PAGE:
“Mobile bike kitchen… Those are three words that don’t go together” my boyfriend remarks as he oversees my class work. “Oh but they do!” I explain.”I mean think of the words mobile and kitchen together.”
In visualizing a mobile kitchen, an image like this may come to mind:
Something modern and flashy that your uncle would pull out at his summer BBQ party, this type of kitchen has everything you need, granted that you have a fully stocked kitchen inside to fall back on.
Then when I add another key word to the title, “demonstration”, something else might flash in our minds:
Yes, we’ve all been to superstores that have someone cooking up a storm and throwing out free samples and practicing their comedy act, but this is still so showy, so excessive, so meant for a highly profitable corporation. And we have yet to get to the most important word of the title, “bike”. Can you imagining pulling that thing on a bike? So maybe after that we get this sort of image in our heads:
This simple image shows the Charlie Cart Program, an educational program meant to engage children in cooking and teach them lessons in math, science, language arts, and social studies. This type of cart is designed to be placed in every classroom and rolled around, meaning that it must be compact and portable, or mobile. Sounds like a perfect precedent for our project, right?
As architecture and engineering students at the University of Kansas, we were tasked with creating this mobile bike kitchen that could be pulled around the neighborhoods of Wyandotte County, Kansas. Wyandotte County has a high rate of hospital visits and general lack of wellbeing. Why is this? It could be due to the lack of access to grocery stores, or it could be from the lack of education of what a healthy diet looks like. Wyandotte County is a food desert at several places and some houses only have close access to small convenience stores that do not sell fresh produce or other goods to make healthy meals.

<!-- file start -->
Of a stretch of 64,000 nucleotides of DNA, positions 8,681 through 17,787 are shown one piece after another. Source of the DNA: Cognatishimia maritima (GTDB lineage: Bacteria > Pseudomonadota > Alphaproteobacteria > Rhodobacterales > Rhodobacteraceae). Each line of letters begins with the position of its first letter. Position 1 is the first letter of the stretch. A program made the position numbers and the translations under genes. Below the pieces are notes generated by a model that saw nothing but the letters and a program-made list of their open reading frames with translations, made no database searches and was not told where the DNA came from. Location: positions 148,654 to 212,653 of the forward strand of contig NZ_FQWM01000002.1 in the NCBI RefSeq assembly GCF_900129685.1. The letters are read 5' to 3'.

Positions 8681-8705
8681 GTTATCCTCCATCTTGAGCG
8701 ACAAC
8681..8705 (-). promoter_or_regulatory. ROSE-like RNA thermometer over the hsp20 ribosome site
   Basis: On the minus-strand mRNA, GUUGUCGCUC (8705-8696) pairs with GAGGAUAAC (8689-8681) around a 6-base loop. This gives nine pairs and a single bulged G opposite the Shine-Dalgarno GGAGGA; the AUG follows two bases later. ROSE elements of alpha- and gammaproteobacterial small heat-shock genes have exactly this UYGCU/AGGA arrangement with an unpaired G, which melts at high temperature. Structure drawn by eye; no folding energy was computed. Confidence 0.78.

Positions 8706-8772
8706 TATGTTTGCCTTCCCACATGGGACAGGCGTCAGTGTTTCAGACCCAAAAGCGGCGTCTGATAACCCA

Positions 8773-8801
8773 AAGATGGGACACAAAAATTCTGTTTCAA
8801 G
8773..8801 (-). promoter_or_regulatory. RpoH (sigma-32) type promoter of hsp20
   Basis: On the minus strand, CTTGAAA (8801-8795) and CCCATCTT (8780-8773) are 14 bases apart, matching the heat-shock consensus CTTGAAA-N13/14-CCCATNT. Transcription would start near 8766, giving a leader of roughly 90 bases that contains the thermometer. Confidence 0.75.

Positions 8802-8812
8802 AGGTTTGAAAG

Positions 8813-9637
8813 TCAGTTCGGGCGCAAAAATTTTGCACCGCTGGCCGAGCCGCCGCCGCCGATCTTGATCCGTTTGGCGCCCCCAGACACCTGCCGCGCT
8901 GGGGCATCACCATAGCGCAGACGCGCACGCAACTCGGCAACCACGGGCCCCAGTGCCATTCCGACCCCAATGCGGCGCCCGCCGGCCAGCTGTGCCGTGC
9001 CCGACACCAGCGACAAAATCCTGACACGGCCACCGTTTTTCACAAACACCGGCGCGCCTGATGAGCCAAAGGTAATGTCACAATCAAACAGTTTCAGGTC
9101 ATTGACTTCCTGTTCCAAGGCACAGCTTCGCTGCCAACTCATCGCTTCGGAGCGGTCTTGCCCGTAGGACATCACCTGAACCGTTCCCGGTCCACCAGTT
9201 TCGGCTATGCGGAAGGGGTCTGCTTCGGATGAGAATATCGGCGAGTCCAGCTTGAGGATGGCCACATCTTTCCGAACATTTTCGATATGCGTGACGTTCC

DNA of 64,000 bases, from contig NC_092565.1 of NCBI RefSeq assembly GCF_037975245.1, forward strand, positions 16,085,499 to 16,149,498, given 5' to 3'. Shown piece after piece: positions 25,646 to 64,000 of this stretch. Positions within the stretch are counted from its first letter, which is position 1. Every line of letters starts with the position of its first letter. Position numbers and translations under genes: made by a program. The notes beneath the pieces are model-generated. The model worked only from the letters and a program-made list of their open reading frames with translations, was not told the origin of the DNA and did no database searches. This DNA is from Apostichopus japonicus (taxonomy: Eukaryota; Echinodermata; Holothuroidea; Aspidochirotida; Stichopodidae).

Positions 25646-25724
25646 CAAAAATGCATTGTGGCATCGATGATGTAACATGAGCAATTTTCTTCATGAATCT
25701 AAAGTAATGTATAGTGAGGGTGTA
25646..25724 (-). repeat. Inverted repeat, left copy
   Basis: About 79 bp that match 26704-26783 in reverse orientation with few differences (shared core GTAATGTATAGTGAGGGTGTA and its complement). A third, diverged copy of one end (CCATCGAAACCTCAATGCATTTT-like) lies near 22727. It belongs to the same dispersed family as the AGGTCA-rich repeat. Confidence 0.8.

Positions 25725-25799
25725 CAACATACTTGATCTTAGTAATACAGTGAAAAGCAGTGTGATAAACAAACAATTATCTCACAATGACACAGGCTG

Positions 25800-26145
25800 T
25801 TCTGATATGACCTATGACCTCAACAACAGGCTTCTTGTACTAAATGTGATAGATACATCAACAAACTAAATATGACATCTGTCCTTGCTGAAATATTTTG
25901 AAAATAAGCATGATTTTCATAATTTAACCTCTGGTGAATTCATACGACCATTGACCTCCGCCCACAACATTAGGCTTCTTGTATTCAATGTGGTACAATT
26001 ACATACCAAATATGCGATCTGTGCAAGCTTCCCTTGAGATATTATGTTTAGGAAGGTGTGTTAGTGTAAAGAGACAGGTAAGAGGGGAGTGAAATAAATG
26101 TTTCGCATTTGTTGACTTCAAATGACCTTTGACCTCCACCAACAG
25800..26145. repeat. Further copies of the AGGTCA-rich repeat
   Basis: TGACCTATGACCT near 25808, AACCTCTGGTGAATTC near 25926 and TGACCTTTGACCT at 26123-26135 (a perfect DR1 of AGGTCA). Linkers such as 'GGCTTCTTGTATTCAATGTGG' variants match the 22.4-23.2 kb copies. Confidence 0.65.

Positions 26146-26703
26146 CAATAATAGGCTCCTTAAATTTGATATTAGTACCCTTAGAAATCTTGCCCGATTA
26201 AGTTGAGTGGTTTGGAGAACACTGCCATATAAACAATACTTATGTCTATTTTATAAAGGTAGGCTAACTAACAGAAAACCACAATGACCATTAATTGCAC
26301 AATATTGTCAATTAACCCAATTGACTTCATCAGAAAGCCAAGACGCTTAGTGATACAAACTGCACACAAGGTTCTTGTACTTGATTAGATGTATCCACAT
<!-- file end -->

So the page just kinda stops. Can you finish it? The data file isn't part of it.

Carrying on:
So the idea of this mobile bike kitchen is to show, or demonstrate, how to cook cheap, healthy, simple meals for large groups of people. With an idea like this, there are a lot of factors to consider when thinking about the design of such a project.
For starters, the weight of the entire kitchen must be light enough for one person to pull. If we couldn’t carry everything at once, we must design it to be adjustable and have detachable parts to be stored away when not in use. It also must be easily compacted so that it doesn’t take up too much space and so that lose parts cannot fall off when in transit. Legal regulations exist dictating how much street space a bike can take up. Other legal regulations, such as sanitation and health codes, must also be considered. There must be space allowed in the design to dry dishes, for health codes state that dishes cannot be towel dried.
What type of appliances would this project have? Our hope is to include a propane stove top, a small toaster oven or microwave, a sink, and a fridge of some sort. We would also need to include all necessary utensils, pots and pans, cleaning equipment, storage, waste disposal, and countertop space.
This project would be used for cooking, baking, grilling, preparing food, washing, cleaning, and might possibly feature an interactive element for children to learn, as well. Our mission is to design a kitchen that teaches people how to cook quick, easy, healthy meals in any kitchen, so our kitchen must be adaptable and flexible. We hope to create a design that is simple, compartmentalized, efficient, and draws people in so that they actually want to see what this kitchen has to offer.